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Lautenberg, Isakson Introduce Legislation To Help Prevent Minority Diabetes
Bill Would Improve Prevention, Education and Care for Children and Families in Minority Communities
Lautenberg Press Office (202) 224-4858
Wednesday, May 07,
WASHINGTON, DC - Today, Senators Frank R. Lautenberg (D-NJ) and Johnny Isakson (R-GA) introduced a bill to help prevent diabetes from affecting children and families in minority communities. African-Americans, Hispanics, Asian and Pacific Islanders, American Indians and Alaskan Natives have higher rates of diabetes and are often less able to obtain the care they need to manage their disease.
“Diabetes remains an epidemic, especially in minority communities,” Sen. Lautenberg said. “This bill would help families in New Jersey and across the nation get the education and treatment they need to prevent diabetes from dictating their lives.”
“Of the 20 million Americans affected by diabetes, nearly 6 million are minorities,” Sen. Isakson said. “It is important to provide the education necessary to keep these individuals healthy through proper management of their disease.”
The Diabetes Prevention Access and Care (DPAC) Act would coordinate prevention, research, treatment and education efforts across several government agencies within the Department of Health and Human Services (HHS), including the National Institutes of Health (NIH) and the Centers for Disease Control and Prevention (CDC). Specifically the bill would require the:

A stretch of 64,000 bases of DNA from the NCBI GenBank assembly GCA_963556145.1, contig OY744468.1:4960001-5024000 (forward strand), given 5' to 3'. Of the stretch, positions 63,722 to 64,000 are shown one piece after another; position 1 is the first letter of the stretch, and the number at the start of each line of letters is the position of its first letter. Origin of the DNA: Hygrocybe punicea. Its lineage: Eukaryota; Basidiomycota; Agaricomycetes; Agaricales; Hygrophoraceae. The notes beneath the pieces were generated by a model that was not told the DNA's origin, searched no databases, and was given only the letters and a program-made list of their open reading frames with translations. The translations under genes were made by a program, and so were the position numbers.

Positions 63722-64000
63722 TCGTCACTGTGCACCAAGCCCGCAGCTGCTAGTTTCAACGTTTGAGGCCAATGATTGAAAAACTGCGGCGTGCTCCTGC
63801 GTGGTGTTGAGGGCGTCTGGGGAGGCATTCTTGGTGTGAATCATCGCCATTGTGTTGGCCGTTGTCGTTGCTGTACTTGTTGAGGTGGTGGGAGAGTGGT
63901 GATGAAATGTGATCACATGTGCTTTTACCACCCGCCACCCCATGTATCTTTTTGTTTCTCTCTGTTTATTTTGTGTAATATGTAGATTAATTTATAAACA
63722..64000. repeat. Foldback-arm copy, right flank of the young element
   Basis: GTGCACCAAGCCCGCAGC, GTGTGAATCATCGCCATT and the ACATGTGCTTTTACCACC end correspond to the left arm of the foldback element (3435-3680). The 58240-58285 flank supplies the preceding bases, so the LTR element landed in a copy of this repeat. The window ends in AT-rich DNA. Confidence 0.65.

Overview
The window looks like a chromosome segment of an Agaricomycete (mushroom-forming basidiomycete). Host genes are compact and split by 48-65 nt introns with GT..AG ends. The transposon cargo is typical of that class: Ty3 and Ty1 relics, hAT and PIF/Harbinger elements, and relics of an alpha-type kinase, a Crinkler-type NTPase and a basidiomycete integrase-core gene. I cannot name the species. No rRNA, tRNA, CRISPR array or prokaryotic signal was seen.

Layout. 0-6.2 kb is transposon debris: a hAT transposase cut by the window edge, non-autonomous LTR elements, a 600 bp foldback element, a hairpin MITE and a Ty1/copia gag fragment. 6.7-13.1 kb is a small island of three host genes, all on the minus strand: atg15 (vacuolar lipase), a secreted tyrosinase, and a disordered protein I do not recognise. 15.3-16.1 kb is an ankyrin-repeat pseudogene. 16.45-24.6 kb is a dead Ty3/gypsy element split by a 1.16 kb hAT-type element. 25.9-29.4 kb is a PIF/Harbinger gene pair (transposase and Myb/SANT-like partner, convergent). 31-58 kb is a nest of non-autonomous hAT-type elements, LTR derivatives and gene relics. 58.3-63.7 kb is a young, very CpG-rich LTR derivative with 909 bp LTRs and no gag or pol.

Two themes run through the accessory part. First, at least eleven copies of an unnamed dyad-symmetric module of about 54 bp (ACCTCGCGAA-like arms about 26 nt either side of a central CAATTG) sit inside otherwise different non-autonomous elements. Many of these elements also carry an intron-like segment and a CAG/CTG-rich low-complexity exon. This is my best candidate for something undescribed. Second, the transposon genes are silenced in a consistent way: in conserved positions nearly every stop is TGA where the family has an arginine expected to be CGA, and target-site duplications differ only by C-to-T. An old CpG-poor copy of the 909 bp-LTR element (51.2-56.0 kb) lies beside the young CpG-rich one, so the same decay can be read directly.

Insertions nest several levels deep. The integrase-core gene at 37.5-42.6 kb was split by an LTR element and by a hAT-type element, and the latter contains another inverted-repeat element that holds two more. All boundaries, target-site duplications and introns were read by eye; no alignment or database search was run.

- HHS to develop a plan to address diabetes among minority populations, expand programs for diabetes prevention and education, and increase the number of minority physicians focusing on diabetes care and treatment;
- NIH to examine the various factors that lead to diabetes in minority populations, including behavior, environment, and genetics; and
- CDC to better educate the public on the causes and effects of diabetes in minority populations and carry out culturally-specific diabetes health education.
The bill also would require the Indian Health Service to identify ethnically and culturally appropriate diabetes prevention and treatment services for the American Indian population.
Diabetes affects 20.8 million men, women and children in the United States, including approximately 5.8 million minorities. One in three children born in 2000 will develop diabetes in their lifetime, but the epidemic is growing even more rapidly in minority populations. Half of all Hispanic females born in 2000 will develop diabetes at some point in their lifetime.
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